One of the best things about the holiday season is how it inspires giving. No matter where we go for our shopping needs, there is the opportunity to leave some extra jingle with the Salvation Army bell ringers or adopt a child in need from the Angel Tree.
Since traditions go hand-in-hand with this time of year, I’ve come up with 7 ways to incorporate creative giving at home, at work and with friends:
1. A New Way to Yankee: Holiday swaps, although fun and popular, aren’t easy for everyone. Buying an inexpensive gift means different things to different people, so instead of having employees spending money, hand them a piece of paper and have them write a good deed that can be done in the community. Draw and trade just like the typical Yankee swap.
2. Pot Luck To Go: Call a local shelter or community center to see what day of the week they are short on volunteers to cook or serve a meal. Even if your staff doesn’t have the time to serve the meal, each person can contribute an item or dish for the cause.
3. Leave Toys for Santa: We know St. Nick loves cookies, but what if he’s short on gifts this year? Perhaps the flu bug made it’s way around the workshop and the big guy didn’t meet his toy quota. On Christmas Eve, have your child donate a few toys to Santa’s sack. You could also send a toy per night back to the North Pole with your Elf for X amount of days leading up to Christmas. This is a win-win. Not only does it instill the value of giving, but it clears some space in their room.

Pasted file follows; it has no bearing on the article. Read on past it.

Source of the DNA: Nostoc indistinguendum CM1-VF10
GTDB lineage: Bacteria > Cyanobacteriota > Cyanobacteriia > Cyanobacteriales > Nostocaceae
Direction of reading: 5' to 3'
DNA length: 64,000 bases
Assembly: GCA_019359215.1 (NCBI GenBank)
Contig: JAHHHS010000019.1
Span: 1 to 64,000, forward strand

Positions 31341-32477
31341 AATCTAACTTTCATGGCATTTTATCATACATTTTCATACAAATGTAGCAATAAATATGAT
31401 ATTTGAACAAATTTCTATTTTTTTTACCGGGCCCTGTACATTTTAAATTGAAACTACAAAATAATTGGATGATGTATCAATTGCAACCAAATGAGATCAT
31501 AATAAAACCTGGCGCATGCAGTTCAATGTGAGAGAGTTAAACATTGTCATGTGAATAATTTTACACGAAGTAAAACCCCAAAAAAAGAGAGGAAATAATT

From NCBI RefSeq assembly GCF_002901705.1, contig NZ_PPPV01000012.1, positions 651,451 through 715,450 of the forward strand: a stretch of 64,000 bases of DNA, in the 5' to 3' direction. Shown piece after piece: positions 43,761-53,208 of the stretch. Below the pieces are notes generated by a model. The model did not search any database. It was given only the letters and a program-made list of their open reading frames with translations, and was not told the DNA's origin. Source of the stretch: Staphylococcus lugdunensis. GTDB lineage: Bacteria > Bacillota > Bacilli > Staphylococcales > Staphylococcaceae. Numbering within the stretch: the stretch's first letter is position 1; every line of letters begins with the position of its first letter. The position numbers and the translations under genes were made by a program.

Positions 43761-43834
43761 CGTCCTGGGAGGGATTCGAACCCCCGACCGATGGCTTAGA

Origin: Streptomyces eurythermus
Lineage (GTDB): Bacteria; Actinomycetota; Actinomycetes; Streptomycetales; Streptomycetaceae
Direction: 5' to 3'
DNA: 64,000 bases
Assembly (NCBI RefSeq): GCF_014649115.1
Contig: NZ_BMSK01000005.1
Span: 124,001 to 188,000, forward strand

4. Reindeer Box: Twas the year for subscription box goodies. You’ve heard of Birch Box, Bark Box, Dollar Shave Club … well, how about Rudolph’s Box. Grab an old shoe box, add some antlers to the back and a red pom-pom on the front with some googly eyes and voila. These boxes would be great to deliver to local hospitals, filled with goodies for children who aren’t able to spend the holiday season in their own home. (Bonus if you can find a group of friends to make this a monthly activity.)
5. Reading and Ribbons: Grab a favorite book from your shelf (no, not one that you started and couldn’t finish) and wrap it up nicely. Coordinate with a local organization that specializes in literacy. This is fun for kids, too!
6. Cookies for Uniforms: Santa isn’t the only one who fancies a treat. If cookie swaps are your tradition, ask your friends to bake extra this year. Plate up some goodies for the local police station, fire department, etc. Since the new year is approaching, perhaps you could make it a fruit-and-cookie basket (we want to encourage upcoming resolutions).
7. Songs for Seniors: At one time it was common for children to visit nursing homes and perform. Unfortunately, not so much today. If your child is apart of an after school group or if you run a program for children or even if your kids and their friends express interest, consider an evening of caroling at the local senior center. If singing isn’t their thing, bring board games or homemade cards.
Good deeds needn’t cost money so don’t let the expense of the season hold you back from building service-oriented traditions you’re family and friends will forever cherish. I would love to hear your favorite ways to give back during the holidays! Connect and share with me on Facebook and Twitter.